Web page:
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A viking's heart

22w ago

1.5K

Twin Engine - the name says it all. Or does it? Uhm no, actually not, weirdly. In fact the whole setup has one engine and two motors. Let's see how all this works in general with the T8, the latest and most powerful Twin-Engine powertrain, which offers up to 415 hp in the Polestar Engineered S60. Not too far off from an M3!

The core-part of it all is of course Volvo’s 2.0l turbocharged and supercharged four-cylinder petrol engine - which is a masterpiece, period. You really should, no you have to watch Jason's perfect explanation of how this works, on Engineering Explained.

Between this engine and the gearbox sits a small electric motor, sending 46 hp to the gearbox along with 110 lb-ft of torque. It also helps to start the engine, power the accessories, and provide regenerative braking.

The second electric motor is mounted to the rear axle and provides all of the drive to the rear wheels adding 82hp and 177lb-ft, all whilst measuring just 25 cm in length and diameter, a capable little fellow! So yes, the rear wheel drive is completely handled by the electric motor alone, in fact there is no physical connection whatsoever between the front and the rear part of the all-wheel drive system. This lack of a driveshaft makes it simpler and cheaper to adapt the powertrain between sedan, estate and SUV, or whatever other body styles and wheelbases they would want to put it in in the future.

With a conventional AWD system, you need to mount a transfer case, a rear differential and a center driveshaft. All of that adds weight and complexity and to put those parts into a different car, even on the same platform, you'll need to find places to mount them at first - not the easiest task. With the T8’s rear electric motor driving the rear wheels directly, the only extra components needed are some wire (to put it impertinently simple).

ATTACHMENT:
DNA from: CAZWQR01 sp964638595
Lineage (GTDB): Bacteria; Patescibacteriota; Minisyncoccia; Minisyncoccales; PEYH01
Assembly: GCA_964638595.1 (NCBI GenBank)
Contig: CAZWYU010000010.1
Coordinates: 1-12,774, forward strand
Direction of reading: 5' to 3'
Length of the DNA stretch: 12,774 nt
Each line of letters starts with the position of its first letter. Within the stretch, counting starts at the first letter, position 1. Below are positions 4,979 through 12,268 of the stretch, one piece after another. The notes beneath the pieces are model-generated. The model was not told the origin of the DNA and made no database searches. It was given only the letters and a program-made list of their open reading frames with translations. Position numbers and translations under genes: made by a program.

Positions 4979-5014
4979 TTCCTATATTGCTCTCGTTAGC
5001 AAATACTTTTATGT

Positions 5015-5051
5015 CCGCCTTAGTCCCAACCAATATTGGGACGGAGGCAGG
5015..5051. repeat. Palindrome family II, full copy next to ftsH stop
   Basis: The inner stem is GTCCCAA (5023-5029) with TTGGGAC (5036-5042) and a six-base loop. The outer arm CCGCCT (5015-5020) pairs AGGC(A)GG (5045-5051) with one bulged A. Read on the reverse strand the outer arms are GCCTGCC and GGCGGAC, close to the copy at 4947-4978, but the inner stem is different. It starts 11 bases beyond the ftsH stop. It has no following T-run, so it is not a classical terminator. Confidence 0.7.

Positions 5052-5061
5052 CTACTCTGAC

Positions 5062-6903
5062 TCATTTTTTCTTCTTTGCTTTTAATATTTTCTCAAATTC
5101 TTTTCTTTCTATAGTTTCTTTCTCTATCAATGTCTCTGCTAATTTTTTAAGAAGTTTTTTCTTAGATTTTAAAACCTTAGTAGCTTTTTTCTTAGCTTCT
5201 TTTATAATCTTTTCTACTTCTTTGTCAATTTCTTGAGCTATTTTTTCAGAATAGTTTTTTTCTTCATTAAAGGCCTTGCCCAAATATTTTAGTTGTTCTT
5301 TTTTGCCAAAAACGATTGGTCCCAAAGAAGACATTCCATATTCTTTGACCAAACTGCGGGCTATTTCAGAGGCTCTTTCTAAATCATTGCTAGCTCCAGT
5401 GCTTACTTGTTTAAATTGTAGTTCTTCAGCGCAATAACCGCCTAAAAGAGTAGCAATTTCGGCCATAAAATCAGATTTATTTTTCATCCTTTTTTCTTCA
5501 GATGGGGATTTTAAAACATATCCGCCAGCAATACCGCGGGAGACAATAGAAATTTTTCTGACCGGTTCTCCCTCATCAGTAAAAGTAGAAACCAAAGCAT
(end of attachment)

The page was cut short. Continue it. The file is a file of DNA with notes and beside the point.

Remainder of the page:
The weight savings do help to get an electric-only range of over 30km, better than nothing I'd say. Less weight is of course good for performance too and so is the disconnection between front and rear drive: When one power source isn’t at its peak, the other one is; this leads to a more effortless acceleration.

The big orange block are the batteries.

Another advantage of having no driveshaft is to have some space left down there to use for the 9.2 kWh batteries. Therefore the centre of gravity is lower (which doesn't only serves for more driving pleasure but also is good for safety) and you're still able to load all your IKEA furniture in your Volvo since the boot stays untouched!

Drive Modes

You can make use of this system by choosing one of three drive modes:

"Pure" keeps the vehicle in electric-only mode. You can drive at speeds up to 74 mph without using any gasoline.

The "Hybrid" mode drives much like any other hybrid. The car figures out how much gas and how much electricity to use for optimal efficiency.

And then there’s "Power", to give you all the power and fun available!

But there's a problem with the T8...

...it's freakin expensive and only available with the SPA platform, which means 60 and 90 series cars - and let's face it, not everybody can afford them.

So there's also the T5 Twin Engine, the budget version of this system, made for the 40 series cars. It works quite differently though since it only has one petrol engine and one electric motor, and therefore front wheel drive only instead of all wheel drive. Apart from that it uses a 1.5L turbo four-cylinder engine and produces "only" up to 247hp and still impressive 295 lb-ft.

The electric motor isn't crammed between the engine and the gearbox, instead it's really intelligently combined with the dual-clutch gearbox:

As all dual-clutch gearboxes do, Volvo's have two input shafts, individually operated by each clutch. So gears 1,3,5, and 7 are mounted to one shaft, 2, 4, and 6 the other, not too special yet. But Volvo connects the electric motor to the 2,4, and 6 gear shaft. Meaning, when the petrol engine is off, the T5 drivetrain only uses those three gears. But petrol engine and electric motor are working together most of the time and the engine can either power the odd-numbered gears on the one driveshaft at the same time as the electric motor turns the other one, or they can both power the same even-gear shaft.

Aaah the Swedes, an innovative and quirky people you gotta love!

Volvo doubtlessly made some great engines in the past and the 5-cylinders have become legends quite rightly by now. However I think both the T8 and the T5 are magnificent machines. I hope someday I'll have the opportunity to drive for instance the Polestar Engineered S60 to experience this clever combination of electric and petrol power myself.

But what do the Volvo people of Drivetribe say?

Are you excited of all the new Volvo tech or would you rather go back to the classic inline-5?

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Sources: Volvo Cars, swedespeed

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